To quote Gandalf from The Return of the King, “We come to it at last.” Skyfall is my favourite James Bond film for many reasons. One of them has to do with the shot under discussion. So, without further ado, let’s get into it. What’s your favourite shot from Skyfall? Let me know in the comments below.
One Great Shot: Skyfall
Aside from the four years that it took to come to the big screen, Skyfall would also mean a lot to audiences because it came out just in time for the 50th anniversary of the Bond franchise. Rather than being a bludgeoning nostalgia-fest like Die Another Day, Skyfall tastefully celebrates the movie series.
One of the subtle ways in which it does this comes from a recurring form of imagery. Starting from the first shot that sees Bond’s silhouette come into frame, Skyfall plays with silhouettes in a number of contexts. In conception, they feel like a homage to the iconic gun barrel sequence that has graced nearly every entry in the series.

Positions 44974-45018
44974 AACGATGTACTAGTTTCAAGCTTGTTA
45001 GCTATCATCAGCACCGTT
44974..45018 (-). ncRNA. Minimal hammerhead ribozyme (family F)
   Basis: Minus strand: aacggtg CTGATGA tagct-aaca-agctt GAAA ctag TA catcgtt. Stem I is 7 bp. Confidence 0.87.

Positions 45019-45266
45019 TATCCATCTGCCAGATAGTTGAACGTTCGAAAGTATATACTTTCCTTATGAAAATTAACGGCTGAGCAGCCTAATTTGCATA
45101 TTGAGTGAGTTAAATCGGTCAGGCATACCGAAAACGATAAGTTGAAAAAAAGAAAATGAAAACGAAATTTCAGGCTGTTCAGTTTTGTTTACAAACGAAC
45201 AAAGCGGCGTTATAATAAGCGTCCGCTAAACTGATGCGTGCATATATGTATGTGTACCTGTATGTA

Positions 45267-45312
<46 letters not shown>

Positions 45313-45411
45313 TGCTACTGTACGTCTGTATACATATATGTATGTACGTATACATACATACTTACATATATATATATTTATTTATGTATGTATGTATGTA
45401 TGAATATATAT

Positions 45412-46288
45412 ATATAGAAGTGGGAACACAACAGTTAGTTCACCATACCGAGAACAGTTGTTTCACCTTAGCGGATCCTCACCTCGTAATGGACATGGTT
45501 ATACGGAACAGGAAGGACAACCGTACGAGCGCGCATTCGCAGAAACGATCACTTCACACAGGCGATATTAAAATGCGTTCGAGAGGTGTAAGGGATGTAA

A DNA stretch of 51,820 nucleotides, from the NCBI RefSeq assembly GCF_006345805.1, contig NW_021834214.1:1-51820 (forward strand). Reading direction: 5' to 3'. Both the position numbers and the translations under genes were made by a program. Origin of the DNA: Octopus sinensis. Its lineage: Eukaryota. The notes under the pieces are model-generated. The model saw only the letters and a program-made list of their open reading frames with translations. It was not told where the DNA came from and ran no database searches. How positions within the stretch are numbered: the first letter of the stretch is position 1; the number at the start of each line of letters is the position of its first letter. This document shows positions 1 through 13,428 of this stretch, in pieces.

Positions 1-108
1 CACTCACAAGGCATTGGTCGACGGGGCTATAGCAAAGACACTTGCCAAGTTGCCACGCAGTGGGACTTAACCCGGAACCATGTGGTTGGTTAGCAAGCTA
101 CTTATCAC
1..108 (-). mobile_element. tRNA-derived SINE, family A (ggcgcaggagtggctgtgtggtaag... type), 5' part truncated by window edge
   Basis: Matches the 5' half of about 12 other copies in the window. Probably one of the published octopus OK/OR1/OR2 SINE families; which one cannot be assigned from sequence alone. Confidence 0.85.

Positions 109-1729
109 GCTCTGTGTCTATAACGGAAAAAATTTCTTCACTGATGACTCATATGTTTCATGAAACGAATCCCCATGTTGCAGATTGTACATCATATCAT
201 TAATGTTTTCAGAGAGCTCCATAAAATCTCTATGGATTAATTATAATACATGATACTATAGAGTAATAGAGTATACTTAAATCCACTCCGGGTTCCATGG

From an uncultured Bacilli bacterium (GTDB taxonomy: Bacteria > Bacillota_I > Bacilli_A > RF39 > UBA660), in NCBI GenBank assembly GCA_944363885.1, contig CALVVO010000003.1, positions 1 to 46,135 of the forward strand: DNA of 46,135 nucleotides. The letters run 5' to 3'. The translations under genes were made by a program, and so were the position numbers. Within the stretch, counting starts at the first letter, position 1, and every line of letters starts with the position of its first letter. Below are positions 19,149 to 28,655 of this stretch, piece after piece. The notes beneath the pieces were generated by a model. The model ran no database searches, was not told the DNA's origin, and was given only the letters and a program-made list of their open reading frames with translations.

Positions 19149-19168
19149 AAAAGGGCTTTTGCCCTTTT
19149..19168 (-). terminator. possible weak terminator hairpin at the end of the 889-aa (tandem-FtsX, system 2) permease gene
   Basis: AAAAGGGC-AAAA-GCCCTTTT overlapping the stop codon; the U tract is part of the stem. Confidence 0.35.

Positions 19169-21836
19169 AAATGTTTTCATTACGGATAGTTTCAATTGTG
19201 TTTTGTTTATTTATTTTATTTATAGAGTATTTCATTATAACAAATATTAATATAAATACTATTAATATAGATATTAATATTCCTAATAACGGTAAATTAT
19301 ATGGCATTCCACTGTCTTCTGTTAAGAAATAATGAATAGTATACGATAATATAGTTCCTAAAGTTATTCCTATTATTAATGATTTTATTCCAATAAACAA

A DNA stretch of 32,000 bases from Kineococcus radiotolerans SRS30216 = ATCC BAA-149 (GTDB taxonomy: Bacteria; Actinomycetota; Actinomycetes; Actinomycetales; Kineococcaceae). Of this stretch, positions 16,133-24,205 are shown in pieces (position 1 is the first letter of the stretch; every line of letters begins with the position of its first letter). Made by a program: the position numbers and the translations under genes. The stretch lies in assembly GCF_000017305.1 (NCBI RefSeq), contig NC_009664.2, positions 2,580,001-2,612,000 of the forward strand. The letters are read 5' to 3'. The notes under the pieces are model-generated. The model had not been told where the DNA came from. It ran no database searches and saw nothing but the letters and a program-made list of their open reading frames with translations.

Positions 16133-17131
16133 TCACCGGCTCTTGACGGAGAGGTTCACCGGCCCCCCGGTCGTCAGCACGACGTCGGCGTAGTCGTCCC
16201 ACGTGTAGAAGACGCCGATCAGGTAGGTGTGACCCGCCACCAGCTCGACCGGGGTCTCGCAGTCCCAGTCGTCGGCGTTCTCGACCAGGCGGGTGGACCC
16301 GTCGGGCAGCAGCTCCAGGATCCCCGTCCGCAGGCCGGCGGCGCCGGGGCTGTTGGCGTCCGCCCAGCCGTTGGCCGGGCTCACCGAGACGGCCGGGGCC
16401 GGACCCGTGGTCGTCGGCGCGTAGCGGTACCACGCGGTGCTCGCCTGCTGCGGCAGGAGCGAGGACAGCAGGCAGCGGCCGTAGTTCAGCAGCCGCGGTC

Crucially, the shot of Silva (Javier Bardem) in silhouette amid the backdrop of Bond’s burning childhood home is striking. At the same time, it marries up with one of the themes of the film. At this point in his career as 007, Silva is contrasted with the British Agent as a mirror of what he could have become. Both men are highly capable agents who in some way have been spurned by their boss- M (Judi Dench), who represents a maternal figure for the pair. In fact, Silva has some quite pointed dialogue about this notion throughout the film.
Roger Deakins’s stunning cinematography (particularly in the use of silhouette) is a means for Bond to be cast in a larger than life manner. It’s almost as though they cement the iconic status of the character after the first two films depicted his beginning. By the same token, Silva is given a similar treatment, existing as a shadow version of Bond, who is responsible for stripping away part of the character’s identity, by burning his childhood home (Skyfall). In this way, the shot is akin to something from a feverish and apocalyptic dream.
Much like the film itself, the shot is a distillation for Skyfall’s knack for providing iconic shading for a character that’s existed in our collective cinematic consciousness for over fifty years.